Local law schoolWhile President David Granger on Friday impressed on the Council of Legal Education (CLE) the need for a local law school, Council President Reginald Armour has noted that Guyana’s feasibility study is deficient, and more work has to be done.On the sidelines of the ceremonial opening of the CLE meeting at the Marriott Hotel on Friday, Armour was asked for an update on the feasibility study the Guyana Government did into a local law school.The report and business plan were submitted weeks ago by Guyana’s Government. Armour explained that a subcommittee looked at the report. However, he revealed that the study does not sufficiently address concerns regarding quality assurance and the curriculum.“A subcommittee has looked at that feasibility study. We’ve met with theCLE President Reginald ArmourGovernment of Guyana feasibility study committee. We did that (earlier) this week. We’ve expressed certain concerns we have, to do with the fact that the feasibility study does not sufficiently address quality assurance, curriculum and the proposal of a school at the moment is not compliant with our treaty,” Armour said.“And we’ve asked the Government of Guyana to do some work and come back to us. They’ve agreed to that. I’ll be discussing that with Council this morning and out of that decision from Council, I expect the most that will happen is that we’ll fix a timetable to continue discussions with the Government of Guyana.”Armour assured that territories in the Caribbean region are not necessarily barred from establishing their own law schools. But he noted that it’s another matter when the Council has to give its approval.“There’s nothing to exclude any country from having a law school. If they then come to the Council of legal education and say would you approve our law school, we then have to do a number of quality assurances and curriculum monitoring tests to ensure it reaches the standard that we adhere to. (But) all possibilities exist and that’s what we’re discussing this morning.”Improved legal educationPresident Granger who gave the feature address at the ceremony, meanwhile noted the crucial role of the Council of Legal Education. But he reminded the attendees of the need to improve access to legal education throughout the region, including Guyana.“The Council’s contribution to the Caribbean jurisprudence is undisputable. The Council, however, should seek new ways of improving access top and delivery of affordable education, to all corners of the Caribbean.”“There’s much work to do for the Council to improve access. These measuresAG Basil Williamsshould include, if necessary, embracing new technologies which support their objectives. It should also ensure that non-discriminatory admissions to the regional law schools are (pursued),” President Granger said.The Hugh Wooding Law School takes in 25 Guyanese law students each year. Granger made it clear to the Council that Guyana’s demand for lawyers cannot be satisfied with the quota in place.During his address, Granger noted the importance of improving overall access to legal service. According to the President, legal aid programmes will be rolled out in previously underserved areas.“Legal Aid services need to become regionalised. The support for the criminal justice programme will soon facilitate the provision of Legal Aid services to many of our hinterland communities. Access to the courts is being enhanced with new magisterial districts and specialised courts.”“Two new magisterial districts; the Upper Demerara Magisterial District Court and the Rupununi Magisterial District Court were commissioned over the past year. The establishment of these district courts reduces the need for residents to travel out of their home regions to access legal services,” the President outlined.It was only a few days ago, ahead of Guyana’s hosting of the three-day meeting of the CLE, that Williams had given all assurances that the path was cleared for the establishment of a local law school in Guyana.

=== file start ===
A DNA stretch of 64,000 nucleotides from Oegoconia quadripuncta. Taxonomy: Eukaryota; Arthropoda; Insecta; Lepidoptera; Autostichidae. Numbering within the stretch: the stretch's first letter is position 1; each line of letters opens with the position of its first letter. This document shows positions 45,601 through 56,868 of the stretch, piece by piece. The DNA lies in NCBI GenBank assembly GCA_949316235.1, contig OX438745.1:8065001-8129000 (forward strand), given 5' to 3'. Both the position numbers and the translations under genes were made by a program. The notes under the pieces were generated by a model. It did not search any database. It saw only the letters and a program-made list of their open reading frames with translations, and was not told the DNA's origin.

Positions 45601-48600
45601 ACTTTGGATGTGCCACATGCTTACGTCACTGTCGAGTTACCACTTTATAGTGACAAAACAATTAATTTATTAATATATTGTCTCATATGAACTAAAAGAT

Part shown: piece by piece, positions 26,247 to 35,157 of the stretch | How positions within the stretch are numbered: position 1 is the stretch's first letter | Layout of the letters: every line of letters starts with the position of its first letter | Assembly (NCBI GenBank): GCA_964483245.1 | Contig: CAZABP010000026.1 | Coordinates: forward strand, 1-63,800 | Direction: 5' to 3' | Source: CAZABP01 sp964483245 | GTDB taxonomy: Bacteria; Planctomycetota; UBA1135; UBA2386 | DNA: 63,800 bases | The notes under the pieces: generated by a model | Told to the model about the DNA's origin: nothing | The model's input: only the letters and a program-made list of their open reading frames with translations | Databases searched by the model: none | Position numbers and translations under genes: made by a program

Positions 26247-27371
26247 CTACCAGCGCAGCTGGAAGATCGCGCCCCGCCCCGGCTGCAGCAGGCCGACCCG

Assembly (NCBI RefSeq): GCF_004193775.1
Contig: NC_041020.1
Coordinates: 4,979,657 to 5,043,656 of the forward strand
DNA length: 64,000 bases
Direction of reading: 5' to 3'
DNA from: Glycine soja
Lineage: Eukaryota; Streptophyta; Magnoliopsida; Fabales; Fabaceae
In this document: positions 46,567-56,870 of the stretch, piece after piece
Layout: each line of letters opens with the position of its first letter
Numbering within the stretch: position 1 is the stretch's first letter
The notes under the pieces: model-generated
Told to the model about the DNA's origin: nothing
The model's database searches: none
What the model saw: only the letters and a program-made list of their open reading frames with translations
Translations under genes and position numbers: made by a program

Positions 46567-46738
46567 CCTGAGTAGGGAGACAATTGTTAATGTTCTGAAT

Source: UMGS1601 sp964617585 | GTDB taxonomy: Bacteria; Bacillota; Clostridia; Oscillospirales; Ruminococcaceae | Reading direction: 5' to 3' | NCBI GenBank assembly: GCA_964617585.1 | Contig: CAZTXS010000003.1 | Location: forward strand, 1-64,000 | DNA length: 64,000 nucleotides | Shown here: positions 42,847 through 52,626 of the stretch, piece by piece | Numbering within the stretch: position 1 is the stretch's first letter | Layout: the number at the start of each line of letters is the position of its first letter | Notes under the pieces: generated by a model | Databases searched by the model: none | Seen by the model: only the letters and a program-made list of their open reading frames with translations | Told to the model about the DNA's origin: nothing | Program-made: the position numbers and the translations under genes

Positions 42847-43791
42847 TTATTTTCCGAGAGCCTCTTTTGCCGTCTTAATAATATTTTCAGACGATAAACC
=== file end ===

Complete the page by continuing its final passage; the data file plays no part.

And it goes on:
A Co Donegal woman choked back tears as she spoke of her hell, giving birth at Letterkenny General Hospital.Honey Larkin said she had a “near-death experience” when she began to haemorrhage internally after her baby was delivered by Caesarean section, the High Court was told yesterday.Ms Larkin said she almost died and had lost more than half of her blood volume by the time she was brought to an operating theatre at Letterkenny General Hospital for surgery in January 2008. Ms Larkin (40), Churchill, Letterkenny, is taking a legal action against the HSE and a consultant gynaecologist at Letterkenny General Hospital, Dr Eddie Aboud, over alleged negligence and breach of duty.She claims she is suffering from post-traumatic stress as a result of her experience and has not recovered from the possibility that she might have died.Ms Larkin claims the defendants failed to check, or check sufficiently, or recognise she was bleeding profusely and losing substantial amounts of blood. There was a failure to attach due significance to or take appropriate action in response to her distress signals, she claims.By the time she underwent a second operation to stop the bleeding, she was in a parlous state and had suffered massive blood loss and a near-death experience, it is claimed. The defendants say Ms Larkin was treated in a timely and appropriate man- ner when surgical complications were identified.The case before Mr Justice Kevin Cross continues. DONEGAL MUM CHOKES BACK TEARS OVER HER LETTERKENNY HOSPITAL BIRTH HELL was last modified: February 20th, 2014 by John2Share this:Click to share on Facebook (Opens in new window)Click to share on Twitter (Opens in new window)Click to share on LinkedIn (Opens in new window)Click to share on Reddit (Opens in new window)Click to share on Pocket (Opens in new window)Click to share on Telegram (Opens in new window)Click to share on WhatsApp (Opens in new window)Click to share on Skype (Opens in new window)Click to print (Opens in new window) Tags:alleged negligenceDr Eddie AboudLetterkenny General Hospital